The first pressure is the pressure from the coronary arteries. This pressure is fed by the diastolic blood pressure, which we said should probably be at least 40 mmHg to adequately perfuse the heart (see end of article for a quick note on more specific pressures). These coronary arteries come from the outside of the heart and drive inwards, so the most distal parts of the coronary arteries end at the inner ventricular wall. The second pressure is the direct pressure from the blood that is exerted against the inner wall of the ventricle. This is called the left ventricular end diastolic pressure (LVEDP). This pressure is not able to be directly measured, but if you have a pulmonary artery catheter in place, you can measure a wedge pressure which is said to be a direct representation of the LVEDP. Can you picture these two pressures opposing each other? Let's try something real quick... Face the palm of your hand towards your face. Imagine that your palm is the inside of the ventricular wall, and that your radial artery is a coronary artery. Now, take your other hand and press a finger in the center of your palm, blanching the skin. As you note, the blood coming through your radial artery is attempting to perfuse the skin. By pressing your finger against your palm you are mimicking the pressure of the blood on the inside of the ventricle, at the end of diastole. This is the LVEDP.
Now, take your diastolic blood pressure and subtract your LVEDP. This is the pressure your heart's left ventricle is being perfused with. We call this the Coronary Perfusion Pressure (CoPP). Understanding this is important, because this is the reason we give nitro to chest pain patients. Nitro reduces the LVEDP more than it reduces the DBP. This reduction increases the CoPP. Most people think we administer nitro to dilate coronary arteries, however the dilating action of nitro is questionable. The main mechanism of action is reduction of LVEDP.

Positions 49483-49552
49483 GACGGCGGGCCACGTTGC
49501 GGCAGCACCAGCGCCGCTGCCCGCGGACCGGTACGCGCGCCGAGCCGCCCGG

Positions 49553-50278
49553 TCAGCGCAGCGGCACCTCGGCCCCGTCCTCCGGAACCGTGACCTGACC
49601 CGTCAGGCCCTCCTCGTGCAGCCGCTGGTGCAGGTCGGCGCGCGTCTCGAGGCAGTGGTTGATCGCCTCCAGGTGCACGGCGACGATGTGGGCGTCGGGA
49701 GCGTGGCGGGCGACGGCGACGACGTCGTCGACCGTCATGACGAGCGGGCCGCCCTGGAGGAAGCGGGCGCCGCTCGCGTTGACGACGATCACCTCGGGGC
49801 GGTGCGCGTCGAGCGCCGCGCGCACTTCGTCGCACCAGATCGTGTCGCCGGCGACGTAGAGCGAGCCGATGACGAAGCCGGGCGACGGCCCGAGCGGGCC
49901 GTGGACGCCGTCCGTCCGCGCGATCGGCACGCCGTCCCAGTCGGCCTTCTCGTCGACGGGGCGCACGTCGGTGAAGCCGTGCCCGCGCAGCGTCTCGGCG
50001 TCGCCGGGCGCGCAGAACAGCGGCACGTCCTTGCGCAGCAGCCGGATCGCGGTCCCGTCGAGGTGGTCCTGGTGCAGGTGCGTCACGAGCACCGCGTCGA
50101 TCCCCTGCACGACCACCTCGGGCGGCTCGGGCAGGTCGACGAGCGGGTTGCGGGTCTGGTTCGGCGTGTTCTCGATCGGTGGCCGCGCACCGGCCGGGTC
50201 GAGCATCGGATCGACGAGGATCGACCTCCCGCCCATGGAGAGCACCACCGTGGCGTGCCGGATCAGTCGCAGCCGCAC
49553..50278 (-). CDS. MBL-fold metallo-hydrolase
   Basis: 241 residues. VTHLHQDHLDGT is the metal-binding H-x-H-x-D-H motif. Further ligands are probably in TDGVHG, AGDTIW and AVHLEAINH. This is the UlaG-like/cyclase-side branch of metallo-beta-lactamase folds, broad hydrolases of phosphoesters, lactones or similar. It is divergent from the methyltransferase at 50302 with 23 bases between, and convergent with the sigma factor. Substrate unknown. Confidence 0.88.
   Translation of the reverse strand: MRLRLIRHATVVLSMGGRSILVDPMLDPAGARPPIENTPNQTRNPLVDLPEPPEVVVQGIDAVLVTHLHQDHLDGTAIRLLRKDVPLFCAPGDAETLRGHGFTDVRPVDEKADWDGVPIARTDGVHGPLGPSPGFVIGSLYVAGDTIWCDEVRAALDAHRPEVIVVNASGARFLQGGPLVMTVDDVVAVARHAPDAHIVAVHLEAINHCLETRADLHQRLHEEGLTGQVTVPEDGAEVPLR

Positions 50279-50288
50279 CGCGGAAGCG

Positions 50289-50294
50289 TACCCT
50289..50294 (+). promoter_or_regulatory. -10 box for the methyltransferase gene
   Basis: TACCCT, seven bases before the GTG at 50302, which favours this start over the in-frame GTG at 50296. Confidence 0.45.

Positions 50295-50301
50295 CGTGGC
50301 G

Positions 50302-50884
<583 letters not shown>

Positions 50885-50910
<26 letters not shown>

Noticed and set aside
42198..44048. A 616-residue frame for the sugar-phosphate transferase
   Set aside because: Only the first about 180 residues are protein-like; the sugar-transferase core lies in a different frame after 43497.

The brain has something called a CPP as well, but it stands for cerebral perfusion pressure. The CPP for the brain is calculated by subtracting your ICP from your MAP.
Mean Arterial Pressure
What about MAP? We have talked about why the systolic and diastolic pressures are important, but what about the other number on your monitor? MAP! MAP is the mean arterial pressure. You could also call it the average arterial pressure. MAP takes the systolic and diastolic pressure and averages them out to give you a single number. Think about this equation for figuring out MAP....
(SBP + DBP + DBP) / 3 = MAP
One part systolic, two parts diastolic, divided by 3 to find the average. This is a very common method of figuring out MAP, you will find it in most text books and as a correct answer on a lot of exams and tests. But, this equation is missing something rather important. This missing part does not change the number by a drastic amount, but it's important to our understanding of organ perfusion. So, what is it?
Heart Rate! Heart rate represents the amount of time our organs are under an increased pressure from our systolic blood pressure. Consider the graphs below.
Here is a 6 second representation of pressure. There are 8 beats of the heart in 6 seconds, so we can see that the heart rate is 80 BPM. This means that the organs were under an increased amount of pressure 80 times that minute. And, look at all that blue! DBP is clearly very important. If you use the MAP formula I mentioned above, you would get a MAP of 93 (BP 120/80. 120 + 80 + 80 / 3 = 93). Now let's look at a patient with the same blood pressure but a different heart rate.